IN PRINT: (clockwise from left)
Spread from Anne Collier’s Woman
With A Camera (35mm), book covers from Lucas Blalock’s Towards a
Warm Math (2011) and Sam Falls’
Color Dying Light, (2009, sold out).
Q&A with David Schoerner, founder and publisher, Hassla Books, New York, NY
(an independent publishing company with a focus on art and photography)
Headshot courtesy of David Schoerner, all books © Hassla Books/Anne Collier (open book),
Lucas Blalock, Sam Falls (book covers, top and bottom)
PDNedu: How and why did you start
Hassla Books? What does the
DS: I had started seeing these smaller
artists’ books being published and
wanted to do one with my own work.
It was the spring of my senior year at
Montserrat College of Art in Beverly,
Massachusetts, and it seemed like a
good time to publish something. The
book was kind of a culmination of my
thesis. The name Hassla comes from
my family’s farm in Sweden.
PDNedu: How do you select the artists you publish?
How many books have you published to date?
DS: When I come across work that I like or that interests me, I try to
find out more about the artist’s and what they do. Then, if I think they
would be a good fit with Hassla I contact them to ask if they’d like to do
something. So far, I’ve published 20 titles, on average four books a year.
PDNedu: Was having Hassla on your résumé an advantage
when you made your move from New Hampshire to
New York City?
DS: When I moved to New York, I had only published two titles, so
I don’t think it made a huge difference in my getting a job here.
However, my experience with Hassla has now allowed me to begin
consulting on publications for galleries and artists.
PDNedu: Which of your books have been most successful,
and what did this do for your visibility and that of the artist?
DS: About half of the books have sold out, so I’d consider those fair-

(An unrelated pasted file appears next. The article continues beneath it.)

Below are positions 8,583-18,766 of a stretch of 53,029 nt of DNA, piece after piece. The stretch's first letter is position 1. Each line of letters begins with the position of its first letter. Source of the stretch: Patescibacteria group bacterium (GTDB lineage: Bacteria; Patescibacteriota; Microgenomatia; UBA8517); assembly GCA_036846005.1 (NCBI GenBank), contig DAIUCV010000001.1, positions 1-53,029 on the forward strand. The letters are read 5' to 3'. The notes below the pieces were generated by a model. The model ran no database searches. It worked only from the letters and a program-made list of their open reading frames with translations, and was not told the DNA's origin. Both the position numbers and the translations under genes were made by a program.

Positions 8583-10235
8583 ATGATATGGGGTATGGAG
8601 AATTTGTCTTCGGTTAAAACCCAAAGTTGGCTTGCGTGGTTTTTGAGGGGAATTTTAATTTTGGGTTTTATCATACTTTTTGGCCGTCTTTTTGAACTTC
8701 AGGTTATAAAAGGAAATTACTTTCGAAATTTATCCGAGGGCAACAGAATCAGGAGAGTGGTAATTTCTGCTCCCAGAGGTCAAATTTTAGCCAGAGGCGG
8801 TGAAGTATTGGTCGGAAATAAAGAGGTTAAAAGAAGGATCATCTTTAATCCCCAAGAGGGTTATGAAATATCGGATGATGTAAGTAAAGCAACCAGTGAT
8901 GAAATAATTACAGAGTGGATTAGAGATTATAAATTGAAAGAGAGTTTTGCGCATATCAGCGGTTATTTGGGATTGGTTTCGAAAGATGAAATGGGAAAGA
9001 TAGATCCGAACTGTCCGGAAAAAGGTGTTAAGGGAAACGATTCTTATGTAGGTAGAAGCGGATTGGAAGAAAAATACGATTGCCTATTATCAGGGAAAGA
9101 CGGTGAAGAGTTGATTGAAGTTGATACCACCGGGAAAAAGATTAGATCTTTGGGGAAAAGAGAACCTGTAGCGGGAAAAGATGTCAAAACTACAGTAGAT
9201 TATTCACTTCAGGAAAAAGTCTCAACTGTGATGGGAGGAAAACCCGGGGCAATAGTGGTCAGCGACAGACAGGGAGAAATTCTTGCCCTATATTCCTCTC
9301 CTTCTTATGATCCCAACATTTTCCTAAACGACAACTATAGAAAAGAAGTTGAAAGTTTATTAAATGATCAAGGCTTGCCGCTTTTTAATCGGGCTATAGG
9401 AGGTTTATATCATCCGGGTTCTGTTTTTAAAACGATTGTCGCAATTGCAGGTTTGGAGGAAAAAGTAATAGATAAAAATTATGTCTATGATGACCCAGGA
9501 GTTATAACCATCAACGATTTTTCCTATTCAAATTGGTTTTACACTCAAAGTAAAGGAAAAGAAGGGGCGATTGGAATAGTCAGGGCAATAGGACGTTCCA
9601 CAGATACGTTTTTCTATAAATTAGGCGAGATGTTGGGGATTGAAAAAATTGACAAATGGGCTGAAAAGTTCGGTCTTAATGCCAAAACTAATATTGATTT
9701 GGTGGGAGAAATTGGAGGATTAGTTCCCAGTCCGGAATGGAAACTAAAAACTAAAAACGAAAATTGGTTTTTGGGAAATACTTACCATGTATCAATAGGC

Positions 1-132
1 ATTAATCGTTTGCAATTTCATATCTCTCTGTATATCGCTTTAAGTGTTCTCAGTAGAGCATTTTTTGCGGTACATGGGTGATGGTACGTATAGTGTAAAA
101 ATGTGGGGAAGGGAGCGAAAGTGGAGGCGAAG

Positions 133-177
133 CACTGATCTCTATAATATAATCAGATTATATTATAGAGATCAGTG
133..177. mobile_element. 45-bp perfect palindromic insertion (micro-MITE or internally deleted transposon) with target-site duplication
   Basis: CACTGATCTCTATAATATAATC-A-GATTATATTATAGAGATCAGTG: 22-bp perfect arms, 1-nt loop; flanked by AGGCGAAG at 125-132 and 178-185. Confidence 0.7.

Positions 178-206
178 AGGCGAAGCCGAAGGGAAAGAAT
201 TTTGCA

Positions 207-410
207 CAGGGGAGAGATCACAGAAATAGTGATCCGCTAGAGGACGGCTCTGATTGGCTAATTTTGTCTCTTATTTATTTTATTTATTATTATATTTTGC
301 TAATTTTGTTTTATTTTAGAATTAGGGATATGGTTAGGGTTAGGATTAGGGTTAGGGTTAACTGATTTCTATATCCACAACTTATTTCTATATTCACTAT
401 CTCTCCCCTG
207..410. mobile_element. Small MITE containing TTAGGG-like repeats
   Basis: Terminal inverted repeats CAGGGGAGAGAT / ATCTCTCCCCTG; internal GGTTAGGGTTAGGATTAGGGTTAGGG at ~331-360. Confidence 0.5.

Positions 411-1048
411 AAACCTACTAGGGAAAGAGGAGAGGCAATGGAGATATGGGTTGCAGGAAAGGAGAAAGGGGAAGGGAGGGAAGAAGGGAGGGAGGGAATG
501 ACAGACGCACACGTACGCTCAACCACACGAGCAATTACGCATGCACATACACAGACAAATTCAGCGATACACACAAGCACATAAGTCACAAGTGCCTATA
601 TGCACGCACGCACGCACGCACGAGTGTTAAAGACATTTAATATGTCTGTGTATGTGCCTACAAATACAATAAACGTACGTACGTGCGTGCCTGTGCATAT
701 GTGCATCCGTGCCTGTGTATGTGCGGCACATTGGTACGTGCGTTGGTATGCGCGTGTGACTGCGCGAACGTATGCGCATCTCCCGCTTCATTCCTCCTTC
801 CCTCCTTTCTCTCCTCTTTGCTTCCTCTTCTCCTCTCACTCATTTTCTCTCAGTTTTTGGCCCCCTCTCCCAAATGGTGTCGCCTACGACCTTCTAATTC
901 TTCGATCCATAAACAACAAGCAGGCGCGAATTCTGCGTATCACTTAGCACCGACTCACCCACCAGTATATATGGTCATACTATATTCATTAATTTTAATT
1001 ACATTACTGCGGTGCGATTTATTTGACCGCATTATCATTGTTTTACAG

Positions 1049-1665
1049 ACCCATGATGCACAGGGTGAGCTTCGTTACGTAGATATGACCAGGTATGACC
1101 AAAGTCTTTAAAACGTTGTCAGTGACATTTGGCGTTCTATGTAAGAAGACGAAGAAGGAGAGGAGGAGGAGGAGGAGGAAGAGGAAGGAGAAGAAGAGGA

ly successful. A couple of the more emerging artists I’ve worked
with have told me it was their Hassla book that led to their first
New York solo show, or that they started getting more editorial
and commercial work as a result of the book, which is always
great to hear. I think Hassla’s visibility has benefited most from
continually releasing books with interesting artists. It’s not just
one book, it’s all of them that have made Hassla what it is today.
PDNedu: Please tell us about the book production
process. Where are the books printed, and how
long is the process from start to finish?
DS: The time varies for each publication. Some take as little as
a month from approaching an artist to the final book, but it’s
usually about two to three months, sometimes longer. I work
with a printer in Hong Kong.
PDNedu: Has book publishing been financially successful
for you? Do you work other jobs to make ends meet?
DS: I don’t make my living from Hassla, but it does support itself.
For income, I work in the imaging division at Art+Commerce,
scanning, color balancing and so on.
PDNedu: How much time, effort and funds go into being
a publisher versus the pursuit of your own artwork?
DS: Hassla is currently able to sustain itself financially. The time I
spend varies depending on if I’m working on a publication or not.
Overall, I’d say it splits pretty evenly, although sometimes I spend
more time on my own work and other times I spend more on Hassla.
PDNedu: How do you see Hassla evolving from here?
What is your biggest dream at this point?
DS: I’d like to quit my day job to just do Hassla and make my own work.